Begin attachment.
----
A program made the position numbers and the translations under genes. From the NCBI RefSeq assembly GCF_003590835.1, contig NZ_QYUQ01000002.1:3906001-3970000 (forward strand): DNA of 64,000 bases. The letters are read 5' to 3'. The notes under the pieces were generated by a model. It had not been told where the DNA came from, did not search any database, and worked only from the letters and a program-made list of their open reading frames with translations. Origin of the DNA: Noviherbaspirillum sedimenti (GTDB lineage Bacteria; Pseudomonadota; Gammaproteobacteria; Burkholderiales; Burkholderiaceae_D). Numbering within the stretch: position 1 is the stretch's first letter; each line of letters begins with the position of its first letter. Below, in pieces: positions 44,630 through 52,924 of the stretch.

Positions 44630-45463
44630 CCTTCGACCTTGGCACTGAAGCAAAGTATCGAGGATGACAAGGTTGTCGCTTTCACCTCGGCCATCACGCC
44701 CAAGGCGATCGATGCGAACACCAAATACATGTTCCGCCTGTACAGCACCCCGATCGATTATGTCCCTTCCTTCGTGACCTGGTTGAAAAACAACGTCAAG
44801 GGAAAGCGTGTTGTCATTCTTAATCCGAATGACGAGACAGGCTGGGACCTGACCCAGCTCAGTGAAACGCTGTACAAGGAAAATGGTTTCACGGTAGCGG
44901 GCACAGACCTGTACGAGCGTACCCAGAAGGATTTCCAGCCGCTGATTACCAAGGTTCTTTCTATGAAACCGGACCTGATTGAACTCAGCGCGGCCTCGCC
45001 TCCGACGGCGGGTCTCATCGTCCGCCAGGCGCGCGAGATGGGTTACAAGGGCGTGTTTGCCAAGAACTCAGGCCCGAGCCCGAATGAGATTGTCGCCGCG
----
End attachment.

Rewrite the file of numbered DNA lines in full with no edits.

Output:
A program made the position numbers and the translations under genes. From the NCBI RefSeq assembly GCF_003590835.1, contig NZ_QYUQ01000002.1:3906001-3970000 (forward strand): DNA of 64,000 bases. The letters are read 5' to 3'. The notes under the pieces were generated by a model. It had not been told where the DNA came from, did not search any database, and worked only from the letters and a program-made list of their open reading frames with translations. Origin of the DNA: Noviherbaspirillum sedimenti (GTDB lineage Bacteria; Pseudomonadota; Gammaproteobacteria; Burkholderiales; Burkholderiaceae_D). Numbering within the stretch: position 1 is the stretch's first letter; each line of letters begins with the position of its first letter. Below, in pieces: positions 44,630 through 52,924 of the stretch.

Positions 44630-45463
44630 CCTTCGACCTTGGCACTGAAGCAAAGTATCGAGGATGACAAGGTTGTCGCTTTCACCTCGGCCATCACGCC
44701 CAAGGCGATCGATGCGAACACCAAATACATGTTCCGCCTGTACAGCACCCCGATCGATTATGTCCCTTCCTTCGTGACCTGGTTGAAAAACAACGTCAAG
44801 GGAAAGCGTGTTGTCATTCTTAATCCGAATGACGAGACAGGCTGGGACCTGACCCAGCTCAGTGAAACGCTGTACAAGGAAAATGGTTTCACGGTAGCGG
44901 GCACAGACCTGTACGAGCGTACCCAGAAGGATTTCCAGCCGCTGATTACCAAGGTTCTTTCTATGAAACCGGACCTGATTGAACTCAGCGCGGCCTCGCC
45001 TCCGACGGCGGGTCTCATCGTCCGCCAGGCGCGCGAGATGGGTTACAAGGGCGTGTTTGCCAAGAACTCAGGCCCGAGCCCGAATGAGATTGTCGCCGCG